Social Anxiety Disorder Treatment

By John M. Grohol, Psy.D.


Self-Help Techniques for Social Anxiety

A number of self-help techniques may be tried to help control social anxiety symptoms. These are techniques adopted from cognitive behavioral therapy (CBT), but can also be used outside of formal psychotherapy.

1. Practice deep breathing exercises.

We often identify the physical symptoms of anxiety more readily than the psychological symptoms — so they are often the easiest to change. One of those prominent physical symptoms is breathing. We feel a shortness of breath when anxious, like we can’t breathe normally or can’t catch our breath.

A simple breathing exercise you can practice at home can help alleviate this feeling of shortness of breath.

  • In a comfortable chair, sit with your back straight but your shoulders relaxed. Put one hand on your stomach and the other hand on your chest, so that you can feel how you breathe while practicing the exercise.
  • Close your mouth, and inhale slowly and deeply through your nose while counting slowly up to 10. You may not make it to 10 when you first try this exercise, so you can start with a smaller number like 5 first.
  • As you count, notice the sensations of your body while inhaling. Your hand on your chest shouldn’t move, but you should notice your hand on your stomach rising.
  • When you reach 10 (or 5), hold your breath for 1 second.
  • Then, exhale slowly through your mouth while counting out 10 seconds (or 5 if you’re just starting). Feel the air pushing out of your mouth, and the hand on your stomach moving in.
  • Continue the exercise, breathing in through your nose and out through your mouth. Focus on keeping a slow and steady breathing pattern. Practice at least 10 times in a row.

The more you do this, the more you learn to control your breathing — which you thought was uncontrollable — on your own.

2. Take baby steps forward.

Baby steps are such an important of any treatment, but they can also be helpful for self-help exercises. After all, you didn’t get this way overnight. So changing it isn’t going to happen in one try either.

For social anxiety disorder, this can mean learning relaxation exercises (such as the deep breathing exercise above), and practicing them until they become second nature and easily done in any situation, at any time.

People fear the very idea of “exposure therapy,” so it’s important to understand what it does not mean. It doesn’t mean going into your most-feared social situation tomorrow without little help or techniques under your belt. It also doesn’t mean having to face your worst fears in order to overcome them.

Exposure therapy simply refers to being exposed, very gradually, to social situations that would normally be anxiety-provoking. But your exposure to them is in lock-step with your learning relaxation and coping techniques that help you deal with anxiety as it arises.

You can try this out in a smaller form on your own, with the help of a close friend or anxiety buddy. For instance, if you fear the social requirements of a dinner party, try going out with a smaller, more trusted group of friends first. Try and recognize what you’re feeling throughout the night, and when you feel little spikes of anxiety. What happened just before them? How did you keep them from turning into something bigger?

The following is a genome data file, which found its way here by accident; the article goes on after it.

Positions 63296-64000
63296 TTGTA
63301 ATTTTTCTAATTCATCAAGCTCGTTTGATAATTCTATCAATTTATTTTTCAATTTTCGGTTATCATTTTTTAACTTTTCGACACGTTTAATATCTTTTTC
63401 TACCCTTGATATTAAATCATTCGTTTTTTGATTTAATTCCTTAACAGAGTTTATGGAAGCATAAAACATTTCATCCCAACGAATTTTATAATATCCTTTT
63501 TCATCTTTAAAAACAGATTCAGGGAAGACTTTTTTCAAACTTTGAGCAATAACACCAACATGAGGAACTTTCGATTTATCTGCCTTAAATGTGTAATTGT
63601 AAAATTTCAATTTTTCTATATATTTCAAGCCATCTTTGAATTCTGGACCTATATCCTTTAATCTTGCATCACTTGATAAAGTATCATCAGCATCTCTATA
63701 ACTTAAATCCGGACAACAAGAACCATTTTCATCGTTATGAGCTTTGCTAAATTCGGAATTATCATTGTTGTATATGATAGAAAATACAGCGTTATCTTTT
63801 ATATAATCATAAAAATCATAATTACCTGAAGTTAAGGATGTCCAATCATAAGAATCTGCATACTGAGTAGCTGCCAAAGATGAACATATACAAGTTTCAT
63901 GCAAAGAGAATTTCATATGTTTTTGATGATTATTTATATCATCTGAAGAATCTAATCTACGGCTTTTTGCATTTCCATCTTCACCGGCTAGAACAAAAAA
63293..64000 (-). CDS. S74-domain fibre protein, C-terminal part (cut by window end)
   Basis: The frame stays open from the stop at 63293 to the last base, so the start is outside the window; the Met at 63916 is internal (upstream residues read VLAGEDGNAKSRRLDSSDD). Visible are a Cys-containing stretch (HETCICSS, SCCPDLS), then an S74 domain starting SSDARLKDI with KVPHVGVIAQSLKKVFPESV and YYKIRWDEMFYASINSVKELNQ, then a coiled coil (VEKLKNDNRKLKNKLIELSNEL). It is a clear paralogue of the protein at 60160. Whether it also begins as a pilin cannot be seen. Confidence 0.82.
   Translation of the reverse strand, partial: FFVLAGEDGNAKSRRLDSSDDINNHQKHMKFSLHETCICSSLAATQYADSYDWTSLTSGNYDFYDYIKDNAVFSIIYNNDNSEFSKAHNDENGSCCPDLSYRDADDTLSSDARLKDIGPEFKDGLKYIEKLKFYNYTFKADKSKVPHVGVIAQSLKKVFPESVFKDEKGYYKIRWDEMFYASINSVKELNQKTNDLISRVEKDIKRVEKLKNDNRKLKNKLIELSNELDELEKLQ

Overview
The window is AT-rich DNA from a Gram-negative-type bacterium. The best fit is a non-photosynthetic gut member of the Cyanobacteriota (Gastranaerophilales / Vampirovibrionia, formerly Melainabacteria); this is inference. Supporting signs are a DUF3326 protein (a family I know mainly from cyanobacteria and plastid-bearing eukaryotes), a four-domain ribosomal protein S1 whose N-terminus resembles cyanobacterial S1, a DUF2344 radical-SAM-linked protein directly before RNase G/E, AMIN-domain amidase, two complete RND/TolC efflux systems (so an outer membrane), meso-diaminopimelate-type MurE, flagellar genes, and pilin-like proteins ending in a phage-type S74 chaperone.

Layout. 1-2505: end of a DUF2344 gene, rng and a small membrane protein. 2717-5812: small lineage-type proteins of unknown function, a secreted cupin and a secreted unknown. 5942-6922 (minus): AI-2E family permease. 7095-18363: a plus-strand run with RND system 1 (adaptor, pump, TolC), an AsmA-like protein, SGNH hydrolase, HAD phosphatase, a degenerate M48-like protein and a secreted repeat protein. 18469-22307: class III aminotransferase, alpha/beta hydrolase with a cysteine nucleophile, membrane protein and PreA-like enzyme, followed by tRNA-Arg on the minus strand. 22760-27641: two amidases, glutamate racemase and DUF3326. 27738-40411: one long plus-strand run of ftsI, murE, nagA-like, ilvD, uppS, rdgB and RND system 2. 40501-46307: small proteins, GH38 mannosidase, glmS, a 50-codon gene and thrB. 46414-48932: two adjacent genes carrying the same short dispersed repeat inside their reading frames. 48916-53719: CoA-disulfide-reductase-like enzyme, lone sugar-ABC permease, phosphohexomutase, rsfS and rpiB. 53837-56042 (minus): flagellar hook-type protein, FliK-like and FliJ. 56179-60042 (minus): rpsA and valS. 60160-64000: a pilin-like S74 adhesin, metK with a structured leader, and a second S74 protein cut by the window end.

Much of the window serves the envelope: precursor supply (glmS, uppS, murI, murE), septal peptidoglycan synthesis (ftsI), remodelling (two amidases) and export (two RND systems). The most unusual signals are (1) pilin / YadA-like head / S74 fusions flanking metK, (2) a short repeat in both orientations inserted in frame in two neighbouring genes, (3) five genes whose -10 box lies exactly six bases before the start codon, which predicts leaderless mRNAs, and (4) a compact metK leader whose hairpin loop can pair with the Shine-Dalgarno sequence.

3. Listen to your self-talk or inner voice.

We often tell ourselves things in our heads that may or may not be true. Psychologists call this sort of thing “self-talk,” while others call it their inner voice. Some of this self-talk is positive and can help bolster our self-esteem. Other times, this self-talk can be negative and destructive to our happiness.

When this latter thing happens, psychologists call it a “cognitive distortion” — that is, our thoughts are distorted and irrational. We all engage in these automatic thoughts or cognitive distortions, many times throughout the day. They lead us to make assumptions about our own and other people’s thoughts, feelings and behaviors which are often untrue.

You can review the 15 most common cognitive distortions here and then learn how to fix the cognitive distortions here.

The key is to identify the automatic thoughts as they occur, and then answer them back so you don’t let them get the better of you.

Social anxiety disorder is a fairly common concern which can be treated with a combination of psychotherapy, medications and self-help techniques. But the first step to any treatment is acknowledging the problem, and then seeking out help from a trained mental health professional, such as a psychologist.

References

Acarturk, C.; Cuijpers, P.; van Straten, A.; de Graaf, R. (2009). Psychological treatment of social anxiety disorder: A meta-analysis. Psychological Medicine: A Journal of Research in Psychiatry and the Allied Sciences, 39, 241-254.

Powers, Mark B.; Sigmarsson, Snorri R.; Emmelkamp, Paul M. G. (2008). A meta-analytic review of psychological treatments for social anxiety disorder. International Journal of Cognitive Therapy, 1, 94-113.

Roy-Byrne, Peter P.; Cowley, Deborah S. (2007). Pharmacological treatments for panic disorder, generalized anxiety disorder, specific phobia, and social anxiety disorder. In: A guide to treatments that work (3rd ed.). Nathan, Peter E. (Ed.); Gorman, Jack M. (Ed.); New York, NY, US: Oxford University Press, 395-430.

 

APA Reference
Grohol, J. (2011). Social Anxiety Disorder Treatment. Psych Central. Retrieved on October 23, 2014, from http://psychcentral.com/lib/social-anxiety-disorder-treatment/0009600
Scientifically Reviewed
    Last reviewed: By John M. Grohol, Psy.D. on 30 Jan 2013
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